Truckers in Colorado may need varying amounts of coffee to function, but they should be aware that the more they drink over the long term, the more likely they are to get in a crash. A study published in the June 2020 issue of Safety Science has tentatively linked high coffee consumption over the long term with greater crash risk.
A U.K. researcher, in partnership with the Virginia Tech Transport Institute, analyzed some 3,000 drivers in eight states who either drank little coffee (one cup a day) or a lot (more than five cups a day). More drivers in the second group reported being in a crash in the previous three years: 27.8% as opposed to 21.6% of the first group.
Moreover, those who drank more than five cups reported how they would sleep poorly, have an unhealthy diet and experience poor overall health. They also tended to smoke and drink more alcohol. These are certainly the kinds of factors that can lead to a crash, but the connection has not necessarily been proven.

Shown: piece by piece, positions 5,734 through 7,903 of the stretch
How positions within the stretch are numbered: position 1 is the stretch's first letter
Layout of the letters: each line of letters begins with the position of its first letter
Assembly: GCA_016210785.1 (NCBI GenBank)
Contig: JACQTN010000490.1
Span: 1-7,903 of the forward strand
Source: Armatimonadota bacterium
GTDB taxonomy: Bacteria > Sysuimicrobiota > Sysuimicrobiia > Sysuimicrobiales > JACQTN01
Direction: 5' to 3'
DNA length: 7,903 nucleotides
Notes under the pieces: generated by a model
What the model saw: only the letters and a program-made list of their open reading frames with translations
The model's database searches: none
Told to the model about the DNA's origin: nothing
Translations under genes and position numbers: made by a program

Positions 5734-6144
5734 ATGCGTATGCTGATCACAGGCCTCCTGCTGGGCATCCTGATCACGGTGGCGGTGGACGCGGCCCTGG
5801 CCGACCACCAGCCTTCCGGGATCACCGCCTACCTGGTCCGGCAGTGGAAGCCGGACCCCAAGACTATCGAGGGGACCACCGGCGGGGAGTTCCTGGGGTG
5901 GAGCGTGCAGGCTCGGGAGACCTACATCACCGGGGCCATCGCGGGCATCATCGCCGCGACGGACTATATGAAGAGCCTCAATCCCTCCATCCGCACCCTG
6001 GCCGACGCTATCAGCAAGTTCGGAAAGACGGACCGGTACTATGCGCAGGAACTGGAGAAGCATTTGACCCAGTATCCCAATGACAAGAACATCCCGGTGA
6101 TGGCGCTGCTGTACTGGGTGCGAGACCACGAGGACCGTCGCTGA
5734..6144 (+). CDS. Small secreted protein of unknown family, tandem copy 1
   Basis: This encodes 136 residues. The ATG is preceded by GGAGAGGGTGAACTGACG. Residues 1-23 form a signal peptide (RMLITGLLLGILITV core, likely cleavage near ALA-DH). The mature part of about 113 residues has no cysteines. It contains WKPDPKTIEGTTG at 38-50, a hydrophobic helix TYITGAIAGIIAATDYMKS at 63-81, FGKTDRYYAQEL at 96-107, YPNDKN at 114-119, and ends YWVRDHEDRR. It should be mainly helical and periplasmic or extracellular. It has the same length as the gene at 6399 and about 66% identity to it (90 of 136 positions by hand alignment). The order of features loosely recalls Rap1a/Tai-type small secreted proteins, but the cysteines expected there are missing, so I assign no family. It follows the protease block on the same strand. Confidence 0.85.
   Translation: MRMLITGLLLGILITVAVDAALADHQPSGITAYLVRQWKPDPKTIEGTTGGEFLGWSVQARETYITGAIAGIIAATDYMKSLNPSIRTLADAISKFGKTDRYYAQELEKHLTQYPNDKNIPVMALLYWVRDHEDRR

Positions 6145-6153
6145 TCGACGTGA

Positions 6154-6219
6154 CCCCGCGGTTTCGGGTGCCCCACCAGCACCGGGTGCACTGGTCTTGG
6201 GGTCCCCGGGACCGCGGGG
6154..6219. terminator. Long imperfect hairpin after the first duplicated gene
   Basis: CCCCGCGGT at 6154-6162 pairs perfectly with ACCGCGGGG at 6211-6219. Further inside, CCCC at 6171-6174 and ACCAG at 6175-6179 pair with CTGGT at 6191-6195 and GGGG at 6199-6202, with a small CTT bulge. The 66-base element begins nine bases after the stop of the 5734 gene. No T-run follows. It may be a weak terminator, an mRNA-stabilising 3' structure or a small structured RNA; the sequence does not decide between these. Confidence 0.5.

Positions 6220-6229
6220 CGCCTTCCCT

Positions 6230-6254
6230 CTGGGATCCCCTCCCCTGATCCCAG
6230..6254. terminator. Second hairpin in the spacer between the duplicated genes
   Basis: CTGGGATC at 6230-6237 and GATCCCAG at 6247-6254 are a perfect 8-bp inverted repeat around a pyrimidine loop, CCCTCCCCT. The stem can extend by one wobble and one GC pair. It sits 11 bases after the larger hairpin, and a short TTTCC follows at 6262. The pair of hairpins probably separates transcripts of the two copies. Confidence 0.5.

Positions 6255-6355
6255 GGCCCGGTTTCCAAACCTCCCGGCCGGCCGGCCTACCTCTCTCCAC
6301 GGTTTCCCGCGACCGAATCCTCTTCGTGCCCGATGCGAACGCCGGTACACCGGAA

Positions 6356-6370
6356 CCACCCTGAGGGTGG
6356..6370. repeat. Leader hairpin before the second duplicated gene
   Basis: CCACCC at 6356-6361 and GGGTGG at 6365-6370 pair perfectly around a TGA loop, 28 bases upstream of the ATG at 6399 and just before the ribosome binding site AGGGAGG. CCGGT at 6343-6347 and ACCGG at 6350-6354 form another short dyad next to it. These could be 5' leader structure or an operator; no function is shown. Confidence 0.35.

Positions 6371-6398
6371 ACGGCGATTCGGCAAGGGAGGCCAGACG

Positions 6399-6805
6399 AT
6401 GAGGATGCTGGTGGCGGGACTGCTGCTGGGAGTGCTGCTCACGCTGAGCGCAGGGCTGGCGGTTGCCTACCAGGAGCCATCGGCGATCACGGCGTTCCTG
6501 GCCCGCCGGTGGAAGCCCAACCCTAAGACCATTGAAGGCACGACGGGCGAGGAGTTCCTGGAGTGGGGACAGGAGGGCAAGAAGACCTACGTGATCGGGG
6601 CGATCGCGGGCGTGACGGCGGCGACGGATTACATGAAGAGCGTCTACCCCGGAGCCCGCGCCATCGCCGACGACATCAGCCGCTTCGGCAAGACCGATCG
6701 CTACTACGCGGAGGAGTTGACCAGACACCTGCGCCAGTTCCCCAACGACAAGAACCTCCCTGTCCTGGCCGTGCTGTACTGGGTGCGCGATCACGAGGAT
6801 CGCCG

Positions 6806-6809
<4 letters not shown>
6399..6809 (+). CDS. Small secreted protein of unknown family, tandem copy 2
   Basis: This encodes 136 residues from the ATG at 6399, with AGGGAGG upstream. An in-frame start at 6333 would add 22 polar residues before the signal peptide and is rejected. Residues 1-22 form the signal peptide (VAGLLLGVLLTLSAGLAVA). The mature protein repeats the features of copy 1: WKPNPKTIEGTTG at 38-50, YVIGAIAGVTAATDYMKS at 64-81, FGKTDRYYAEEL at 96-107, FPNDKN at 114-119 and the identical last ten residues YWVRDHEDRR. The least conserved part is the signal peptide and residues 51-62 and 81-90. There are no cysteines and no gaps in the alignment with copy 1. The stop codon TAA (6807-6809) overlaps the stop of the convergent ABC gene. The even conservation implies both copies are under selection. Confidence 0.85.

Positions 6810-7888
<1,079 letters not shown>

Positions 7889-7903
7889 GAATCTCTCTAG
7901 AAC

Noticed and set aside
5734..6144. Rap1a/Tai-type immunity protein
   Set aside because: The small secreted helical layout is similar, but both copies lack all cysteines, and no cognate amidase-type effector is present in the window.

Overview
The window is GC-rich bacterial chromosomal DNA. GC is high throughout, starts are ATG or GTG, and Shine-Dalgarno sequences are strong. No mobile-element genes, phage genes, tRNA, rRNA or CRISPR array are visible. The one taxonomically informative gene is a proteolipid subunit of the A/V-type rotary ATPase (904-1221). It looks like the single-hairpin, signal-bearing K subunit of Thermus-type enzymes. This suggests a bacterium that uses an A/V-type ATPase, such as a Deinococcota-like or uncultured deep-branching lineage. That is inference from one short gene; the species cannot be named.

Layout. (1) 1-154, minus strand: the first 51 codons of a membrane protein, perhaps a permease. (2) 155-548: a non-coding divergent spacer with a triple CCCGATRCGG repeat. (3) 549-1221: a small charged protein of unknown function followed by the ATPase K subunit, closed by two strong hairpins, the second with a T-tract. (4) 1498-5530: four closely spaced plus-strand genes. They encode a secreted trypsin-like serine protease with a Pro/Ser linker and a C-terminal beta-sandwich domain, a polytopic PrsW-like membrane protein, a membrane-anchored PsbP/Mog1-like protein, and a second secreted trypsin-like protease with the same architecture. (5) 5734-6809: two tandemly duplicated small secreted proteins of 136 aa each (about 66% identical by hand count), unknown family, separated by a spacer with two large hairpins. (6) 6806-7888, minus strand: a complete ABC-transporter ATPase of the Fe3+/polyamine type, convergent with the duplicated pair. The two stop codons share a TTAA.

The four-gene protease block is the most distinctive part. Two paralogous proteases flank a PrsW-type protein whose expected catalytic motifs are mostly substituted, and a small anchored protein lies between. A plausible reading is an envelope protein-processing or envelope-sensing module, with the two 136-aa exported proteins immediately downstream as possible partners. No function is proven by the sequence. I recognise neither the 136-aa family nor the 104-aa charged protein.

There are other variables to consider, researchers admit. For example, different beverages contain a different caffeine content, and truckers have their preferences. Coffee was not the only caffeinated beverage that the 3,000 drivers consumed. In addition, caffeine consumption will differ for work days and days off.
If a truck accident results in a personal injury for those in a passenger vehicle, then victims may be able to file a claim against the trucking company. It all depends on who was negligent and to what degree. To see if they have a valid case under Colorado’s comparative negligence rule, victims may consult an attorney. The attorney may even bring in investigators and medical experts to prove the other’s negligence and to determine the extent of the damage.